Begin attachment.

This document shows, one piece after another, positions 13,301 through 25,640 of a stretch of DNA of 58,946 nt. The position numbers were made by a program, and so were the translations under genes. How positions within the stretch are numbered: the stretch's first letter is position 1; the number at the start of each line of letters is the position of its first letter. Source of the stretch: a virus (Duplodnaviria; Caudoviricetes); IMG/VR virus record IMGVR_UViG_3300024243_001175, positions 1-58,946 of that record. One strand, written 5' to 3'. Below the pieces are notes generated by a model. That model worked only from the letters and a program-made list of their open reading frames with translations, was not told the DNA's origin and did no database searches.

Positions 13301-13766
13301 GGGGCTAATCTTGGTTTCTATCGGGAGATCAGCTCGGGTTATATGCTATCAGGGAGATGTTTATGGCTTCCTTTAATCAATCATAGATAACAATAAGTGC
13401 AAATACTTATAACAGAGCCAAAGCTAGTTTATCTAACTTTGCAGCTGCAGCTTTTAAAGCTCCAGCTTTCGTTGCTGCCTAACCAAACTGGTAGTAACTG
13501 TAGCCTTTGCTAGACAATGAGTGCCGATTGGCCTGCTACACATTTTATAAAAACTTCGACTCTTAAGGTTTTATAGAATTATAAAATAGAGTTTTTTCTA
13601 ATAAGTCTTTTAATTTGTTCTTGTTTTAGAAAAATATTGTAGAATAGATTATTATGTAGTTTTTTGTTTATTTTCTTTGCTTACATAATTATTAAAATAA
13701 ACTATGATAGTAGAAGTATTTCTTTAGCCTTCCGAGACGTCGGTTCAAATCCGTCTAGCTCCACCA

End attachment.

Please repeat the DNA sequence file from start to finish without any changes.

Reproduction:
This document shows, one piece after another, positions 13,301 through 25,640 of a stretch of DNA of 58,946 nt. The position numbers were made by a program, and so were the translations under genes. How positions within the stretch are numbered: the stretch's first letter is position 1; the number at the start of each line of letters is the position of its first letter. Source of the stretch: a virus (Duplodnaviria; Caudoviricetes); IMG/VR virus record IMGVR_UViG_3300024243_001175, positions 1-58,946 of that record. One strand, written 5' to 3'. Below the pieces are notes generated by a model. That model worked only from the letters and a program-made list of their open reading frames with translations, was not told the DNA's origin and did no database searches.

Positions 13301-13766
13301 GGGGCTAATCTTGGTTTCTATCGGGAGATCAGCTCGGGTTATATGCTATCAGGGAGATGTTTATGGCTTCCTTTAATCAATCATAGATAACAATAAGTGC
13401 AAATACTTATAACAGAGCCAAAGCTAGTTTATCTAACTTTGCAGCTGCAGCTTTTAAAGCTCCAGCTTTCGTTGCTGCCTAACCAAACTGGTAGTAACTG
13501 TAGCCTTTGCTAGACAATGAGTGCCGATTGGCCTGCTACACATTTTATAAAAACTTCGACTCTTAAGGTTTTATAGAATTATAAAATAGAGTTTTTTCTA
13601 ATAAGTCTTTTAATTTGTTCTTGTTTTAGAAAAATATTGTAGAATAGATTATTATGTAGTTTTTTGTTTATTTTCTTTGCTTACATAATTATTAAAATAA
13701 ACTATGATAGTAGAAGTATTTCTTTAGCCTTCCGAGACGTCGGTTCAAATCCGTCTAGCTCCACCA